Publishers include CACM, CASC, Chronicle of Higher Education, EDUCAUSE, Internet2, ISI, MIT, NAP, NCSA/UIUC, NSF, NSTC, U.S. Advisory Council on the NII, print media.

About 40 individual items.

Topics include "Embedded Computers", "Disruptive Technologies", "Bush Budget", "Science and Engineering Degrees", Internet, broadband, "Next Generation Science", E-Government, research universities, collaboration, supercomputing, cyberinfrastructure, revitalizing high-end computing, Grand Challenges, bioinformatics, Japan, competitiveness, applications requiring HEC, supercomputing centers, national security.

Publishers include CASC, Council on Competitiveness, CRA, EOP, NAP, NCO/ITRD, NPACI, NSF, NSTC, WTEC, print media.

About 30 items.

Topics include HPC assets and competitiveness, industry and NSF supercomputing resources, "Rising Above the Gathering Storm", "Academic Innovation in Advanced Computing" and competitiveness, cyberinfrastructure, "Impact of High-End Capability Computing", digital data, high-confidence medical devices, exascale, big data.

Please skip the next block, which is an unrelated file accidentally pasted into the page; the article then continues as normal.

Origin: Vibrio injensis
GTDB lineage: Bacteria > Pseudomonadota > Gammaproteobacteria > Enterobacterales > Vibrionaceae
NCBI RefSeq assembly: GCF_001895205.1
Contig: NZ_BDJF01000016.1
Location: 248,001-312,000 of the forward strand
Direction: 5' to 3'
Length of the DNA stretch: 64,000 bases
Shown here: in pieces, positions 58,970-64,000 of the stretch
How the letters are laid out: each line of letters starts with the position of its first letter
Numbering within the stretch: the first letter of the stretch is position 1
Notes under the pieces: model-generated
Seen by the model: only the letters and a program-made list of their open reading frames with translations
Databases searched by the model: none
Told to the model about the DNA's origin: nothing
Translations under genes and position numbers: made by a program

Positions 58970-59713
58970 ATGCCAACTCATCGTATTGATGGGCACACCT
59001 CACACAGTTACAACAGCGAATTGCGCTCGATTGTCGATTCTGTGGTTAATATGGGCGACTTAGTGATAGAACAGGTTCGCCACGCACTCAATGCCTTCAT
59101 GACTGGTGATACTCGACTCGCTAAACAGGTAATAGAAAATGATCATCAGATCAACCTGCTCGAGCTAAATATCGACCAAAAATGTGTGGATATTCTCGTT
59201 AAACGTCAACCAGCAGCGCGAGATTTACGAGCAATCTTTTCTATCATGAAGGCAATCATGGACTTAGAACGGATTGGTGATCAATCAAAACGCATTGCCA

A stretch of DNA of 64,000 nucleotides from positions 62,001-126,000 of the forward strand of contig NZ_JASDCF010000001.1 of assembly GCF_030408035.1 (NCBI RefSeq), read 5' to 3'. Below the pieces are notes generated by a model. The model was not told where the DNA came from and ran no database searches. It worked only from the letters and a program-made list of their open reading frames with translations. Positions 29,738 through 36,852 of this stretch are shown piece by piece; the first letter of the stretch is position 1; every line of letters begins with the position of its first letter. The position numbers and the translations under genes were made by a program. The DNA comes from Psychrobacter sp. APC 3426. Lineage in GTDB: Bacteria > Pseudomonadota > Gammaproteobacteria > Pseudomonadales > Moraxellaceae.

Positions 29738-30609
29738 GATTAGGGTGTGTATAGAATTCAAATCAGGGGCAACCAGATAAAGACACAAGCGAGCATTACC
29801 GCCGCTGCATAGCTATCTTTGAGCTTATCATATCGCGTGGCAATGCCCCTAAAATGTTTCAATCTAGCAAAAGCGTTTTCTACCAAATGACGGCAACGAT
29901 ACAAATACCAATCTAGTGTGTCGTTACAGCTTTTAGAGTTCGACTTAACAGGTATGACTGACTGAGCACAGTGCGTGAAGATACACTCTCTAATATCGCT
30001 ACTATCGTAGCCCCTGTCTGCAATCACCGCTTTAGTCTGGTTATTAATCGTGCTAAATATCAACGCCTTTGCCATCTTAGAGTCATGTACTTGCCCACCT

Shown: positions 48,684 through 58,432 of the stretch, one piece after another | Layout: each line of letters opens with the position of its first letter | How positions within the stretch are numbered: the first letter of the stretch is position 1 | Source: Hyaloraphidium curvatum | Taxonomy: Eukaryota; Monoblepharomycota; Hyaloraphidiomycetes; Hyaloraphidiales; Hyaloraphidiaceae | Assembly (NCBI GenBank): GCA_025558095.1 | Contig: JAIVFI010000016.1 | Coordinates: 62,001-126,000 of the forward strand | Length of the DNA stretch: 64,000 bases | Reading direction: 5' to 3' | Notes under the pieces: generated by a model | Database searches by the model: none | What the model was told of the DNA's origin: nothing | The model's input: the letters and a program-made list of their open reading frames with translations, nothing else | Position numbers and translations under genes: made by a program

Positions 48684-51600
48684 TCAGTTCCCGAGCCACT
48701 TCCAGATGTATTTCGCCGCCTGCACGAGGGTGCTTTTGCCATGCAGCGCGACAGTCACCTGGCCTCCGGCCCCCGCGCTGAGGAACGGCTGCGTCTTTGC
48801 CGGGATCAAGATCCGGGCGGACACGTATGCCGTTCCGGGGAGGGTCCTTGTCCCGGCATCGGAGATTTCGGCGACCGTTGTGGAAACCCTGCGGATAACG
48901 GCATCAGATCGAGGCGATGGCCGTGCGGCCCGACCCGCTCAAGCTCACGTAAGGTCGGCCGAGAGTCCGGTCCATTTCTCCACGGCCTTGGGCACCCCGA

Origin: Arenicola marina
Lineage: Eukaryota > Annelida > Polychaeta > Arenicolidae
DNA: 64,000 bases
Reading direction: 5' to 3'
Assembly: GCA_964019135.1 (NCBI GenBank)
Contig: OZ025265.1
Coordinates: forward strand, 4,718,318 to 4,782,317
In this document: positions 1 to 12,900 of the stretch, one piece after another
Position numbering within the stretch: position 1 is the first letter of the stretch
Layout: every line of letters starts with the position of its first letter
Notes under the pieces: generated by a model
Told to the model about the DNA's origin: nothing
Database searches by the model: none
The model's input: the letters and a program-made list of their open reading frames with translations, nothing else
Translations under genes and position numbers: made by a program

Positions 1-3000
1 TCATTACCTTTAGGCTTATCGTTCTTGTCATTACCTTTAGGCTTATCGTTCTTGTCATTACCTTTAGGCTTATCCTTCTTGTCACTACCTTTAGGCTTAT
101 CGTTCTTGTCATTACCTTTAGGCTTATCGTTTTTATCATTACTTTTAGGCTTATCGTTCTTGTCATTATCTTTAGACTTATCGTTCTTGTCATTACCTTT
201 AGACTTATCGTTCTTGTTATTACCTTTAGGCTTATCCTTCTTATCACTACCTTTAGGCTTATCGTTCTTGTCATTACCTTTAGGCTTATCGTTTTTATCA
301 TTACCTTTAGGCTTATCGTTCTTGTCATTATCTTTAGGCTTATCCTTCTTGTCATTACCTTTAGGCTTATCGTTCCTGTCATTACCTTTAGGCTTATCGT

Publishers include Aspen Institute, CASC, Council on Competitiveness, DOE, NAP, NAS/NAE/IOM, NCO/NITRD, NCSA/UIUC, NSF.

Bibliography of contents of the NCO Library, which was started shortly after the NCO was established. There are two bibliographies, one sorted by accession number, the other by date. The Library was curated and these bibliographies were created by NLM librarian Jeff Bridgers. The NCO Library was initially on the shelves of the NCO's small conference room (38A/B1N30Q) at NLM. It was moved to NCO space at NSF when the NCO moved to NSF in December 1995, and was moved back to NLM around 2009. Some additions were made to the bibliography during the NSF years.